How closely does your organization track insider risk?
Insider risk managers should take a full inventory of their organization’s IP assets.
The first step toward managing insider risk is to cultivate awareness of potential insider risks across the full spectrum of an organization’s activities. That awareness promotes a proactive stance toward such risks — a stance that most businesses already take toward external risks.
Several recent developments have intensified the urgency of broadening business’ approach to insider risk. One is the growth of programs organized by some governments to obtain IP by fair means or foul; the Thousand Talents Program is an example of such an effort. Another important development is the influx of employees shifting from traditional, longer-term tenure expectations at a single employer to a workforce with less organizational loyalty. They may take a more casual view of IP integrity and information security. But the most significant development is the COVID-19 pandemic and the resulting massive shift to remote work, which has introduced a wide array of new vulnerabilities for risk managers to address. For example, remote work has sharply reduced the number of face-to-face interactions in the workplace, which often is where possibly significant changes in an employee’s behavior or attitude first appear. In place of such interactions, risk professionals have stepped up their reliance on technology-assisted behavioral assessment, applying the techniques of external security programs to insider risk.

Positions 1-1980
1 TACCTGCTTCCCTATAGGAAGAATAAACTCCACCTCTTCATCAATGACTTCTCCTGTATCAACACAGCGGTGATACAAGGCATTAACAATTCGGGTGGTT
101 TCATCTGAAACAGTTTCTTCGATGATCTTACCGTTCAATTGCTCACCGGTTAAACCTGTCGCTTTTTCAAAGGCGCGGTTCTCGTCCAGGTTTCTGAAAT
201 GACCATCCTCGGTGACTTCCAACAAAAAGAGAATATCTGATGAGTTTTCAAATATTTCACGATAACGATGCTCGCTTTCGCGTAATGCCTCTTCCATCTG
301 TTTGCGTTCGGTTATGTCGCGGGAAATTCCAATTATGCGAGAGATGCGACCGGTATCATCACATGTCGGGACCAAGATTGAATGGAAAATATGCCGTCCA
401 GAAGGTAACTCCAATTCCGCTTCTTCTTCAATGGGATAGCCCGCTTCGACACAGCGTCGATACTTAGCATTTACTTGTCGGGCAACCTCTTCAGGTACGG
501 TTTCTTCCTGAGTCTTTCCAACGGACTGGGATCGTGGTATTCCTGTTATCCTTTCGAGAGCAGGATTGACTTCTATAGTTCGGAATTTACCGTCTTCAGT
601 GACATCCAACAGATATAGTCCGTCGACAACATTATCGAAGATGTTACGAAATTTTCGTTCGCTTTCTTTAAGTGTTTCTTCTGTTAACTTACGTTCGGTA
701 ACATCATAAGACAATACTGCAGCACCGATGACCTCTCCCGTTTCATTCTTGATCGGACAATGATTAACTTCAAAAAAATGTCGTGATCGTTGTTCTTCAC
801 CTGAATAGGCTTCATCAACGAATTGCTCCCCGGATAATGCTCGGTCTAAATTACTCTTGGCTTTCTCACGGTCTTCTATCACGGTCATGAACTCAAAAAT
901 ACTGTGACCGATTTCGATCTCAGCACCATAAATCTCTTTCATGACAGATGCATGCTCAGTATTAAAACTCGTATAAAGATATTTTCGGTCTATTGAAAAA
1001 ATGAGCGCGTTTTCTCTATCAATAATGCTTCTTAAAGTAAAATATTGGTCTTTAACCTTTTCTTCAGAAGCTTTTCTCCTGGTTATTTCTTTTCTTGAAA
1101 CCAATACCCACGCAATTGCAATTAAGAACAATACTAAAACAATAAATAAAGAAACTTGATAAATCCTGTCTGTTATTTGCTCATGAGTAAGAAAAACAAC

Just as with external threats, companies cannot mitigate internal risk simply by out-designing or out-developing malicious actors. Instead, a growing number of organizations are setting up dedicated insider risk teams to aggressively address insider risk before it strikes. Typically, such teams consist of stakeholders from across the organization — including representatives from legal and compliance, HR, IT, finance and other departments — collaborating under the leadership of a single lead, who owns the program and is accountable for its performance. To an increasing extent, such dedicated organizations are responsible for acquiring the technology necessary to do their job.
Or not acquiring it, as the case may be: many organizations are discovering that some of the security tools they already have in place can be adapted to addressing insider risk. In most cases, however, organizations lack the complete array of necessary tools. Many need to supplement their existing technology with components designed expressly to detect insider risk, such as UEBA; enhancements to physical security (workplace violence, after all, remains a salient form of insider risk); and capabilities, such as CCTV coverage of photocopiers and other office equipment. Veterans of insider risk engagements note that while many companies are effective in some aspects of insider risk management, few possess the full spectrum of necessary capabilities, skills and technology.